Once upon a time, Dr. Wilder Penfield happened to cut open a patient's head and poked a part of his brain, which in turn caused the fellow to mutter something about seeing his grandmother (long dead) coming towards him with a freshly baked pie. It's worth noting that Penfield was a well respected neurosurgeon and the man having visions of nana and her baked goods was on the receiving end of a surgical procedure. Then again, when your name is "Wilder," it's pretty much a guarantee that your life will be interesting. I mention these things because Penfield went on to replicate and write about this experience, providing arguably the first real evidence for the engram, a physical manifestation of memory in the human brain.
Penfield went on to revise his hypothesis, and modern psychologists have tossed most of it away entirely, but sixty-some years ago it was a compelling case for the idea that your memories of grandma could be contained in a single cell in your cortex. Stimulate that cell and you call forth the memory, pie and all. Poke a different cell, you get a different memory.
It's a fun idea, but it falls apart quickly enough as you balance the estimated 84 billion neurons in the human brain against just how many and different kinds of memories we have, how they're related to one another (or not), and what facilitates access of some but not others. But credit where it's due, Penfield's work is likely responsible for much of what followed, even if that subsequent research was motivated by a desire to demonstrate just how wrong he was.
Nowadays, the idea of grandma cells has been replaced by patterns of activation. I'll leave it to the mathematicians among you to work out the possible combinations you can achieve with as few as 100 neurons out of an available 84 billion (and that 100 is a totally arbitrary number). The point is, you can make a much more compelling case for a pattern of firing among a specific group of neurons holding your memory of grandma (and her freshly baked pie).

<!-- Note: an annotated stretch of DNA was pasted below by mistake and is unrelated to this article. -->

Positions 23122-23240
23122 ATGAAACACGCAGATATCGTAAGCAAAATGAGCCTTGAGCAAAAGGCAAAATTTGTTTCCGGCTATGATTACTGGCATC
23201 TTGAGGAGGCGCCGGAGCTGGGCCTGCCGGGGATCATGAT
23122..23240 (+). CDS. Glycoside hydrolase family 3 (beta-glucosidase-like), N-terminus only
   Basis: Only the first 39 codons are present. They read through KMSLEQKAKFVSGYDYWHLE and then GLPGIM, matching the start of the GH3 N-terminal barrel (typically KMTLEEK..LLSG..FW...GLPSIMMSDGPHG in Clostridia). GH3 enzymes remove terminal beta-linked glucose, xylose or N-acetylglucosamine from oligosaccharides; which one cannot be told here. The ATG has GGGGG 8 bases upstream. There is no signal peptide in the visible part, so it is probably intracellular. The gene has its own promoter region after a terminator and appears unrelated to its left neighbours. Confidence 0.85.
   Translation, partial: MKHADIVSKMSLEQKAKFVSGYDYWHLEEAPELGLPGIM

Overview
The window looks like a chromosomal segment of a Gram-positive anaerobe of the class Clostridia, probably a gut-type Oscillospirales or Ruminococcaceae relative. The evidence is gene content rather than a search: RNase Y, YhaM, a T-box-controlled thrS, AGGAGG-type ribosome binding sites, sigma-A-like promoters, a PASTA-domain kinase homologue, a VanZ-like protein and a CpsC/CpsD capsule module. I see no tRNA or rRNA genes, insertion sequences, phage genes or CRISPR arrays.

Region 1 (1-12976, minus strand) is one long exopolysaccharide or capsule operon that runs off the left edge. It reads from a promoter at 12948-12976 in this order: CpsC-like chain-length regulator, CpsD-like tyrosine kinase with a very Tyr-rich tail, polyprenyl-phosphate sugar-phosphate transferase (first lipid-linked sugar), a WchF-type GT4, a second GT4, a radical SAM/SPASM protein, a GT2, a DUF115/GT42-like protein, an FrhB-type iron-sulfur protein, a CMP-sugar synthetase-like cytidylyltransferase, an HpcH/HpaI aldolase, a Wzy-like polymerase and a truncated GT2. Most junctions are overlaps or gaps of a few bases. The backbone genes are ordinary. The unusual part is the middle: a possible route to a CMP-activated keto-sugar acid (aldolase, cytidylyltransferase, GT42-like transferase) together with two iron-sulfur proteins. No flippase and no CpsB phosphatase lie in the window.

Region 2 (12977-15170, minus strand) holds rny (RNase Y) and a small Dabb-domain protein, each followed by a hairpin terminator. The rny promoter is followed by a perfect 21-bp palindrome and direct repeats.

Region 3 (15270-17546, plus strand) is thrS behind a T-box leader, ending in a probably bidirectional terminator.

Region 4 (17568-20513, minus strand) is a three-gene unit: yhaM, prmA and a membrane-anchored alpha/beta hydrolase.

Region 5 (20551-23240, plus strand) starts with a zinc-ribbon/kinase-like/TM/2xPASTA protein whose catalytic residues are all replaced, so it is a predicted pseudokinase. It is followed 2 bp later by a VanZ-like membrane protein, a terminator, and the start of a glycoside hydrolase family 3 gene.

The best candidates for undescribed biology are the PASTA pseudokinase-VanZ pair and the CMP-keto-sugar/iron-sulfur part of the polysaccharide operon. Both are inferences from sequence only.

Speaking as a cognitive psychologist, I quite like this model. It suggests that everything we know, everything we've experienced, pondered, dreamed, and imagined can be described as patterns of neural activity, that at the end of the day the thing that is each of us is a unique, individualized and highly organized collection of information. But speaking as a science fiction author, I'm not happy with this at all. Implicit in this idea is the limitation that because that collection of information has its basis in your wetware, it dies with you.
That grates against my aesthetic as an author. It seems... wasteful, even pointless. And I've been arguing against it from the very first story I sold. It was a little thing about the last survivor of Atlantis, a chronicler, who kept people alive by writing about them in an enormous book. That story was turned down by a lot of editors, including one very recognizable name (no, I won't tell you whom, it's not relevant) who replied that the story was about futility, and people didn't want to read futile SF.
But that was kind of my point -- even if I didn't have a clear grasp on it in my own mind at the time -- that the unique collection of information that defines each of us should not cease just because we've worn out the meat we're born into.
I've revisited this theme in subsequent fiction. It shows up several times in the collection of stories and novels that make up my Amazing Conroy universe, where Conroy (he's a stage hypnotist performing for aliens) encounters a member of the Svenkali, an ancient race that can invoke the personality and memories of any of their dead simply by speaking their unique name. The Svenkali consider this a kind of immortality, one that is part of their birthright, secure in the knowledge they'll be brought back as guests, visitors, teachers, and mentors for successive generations.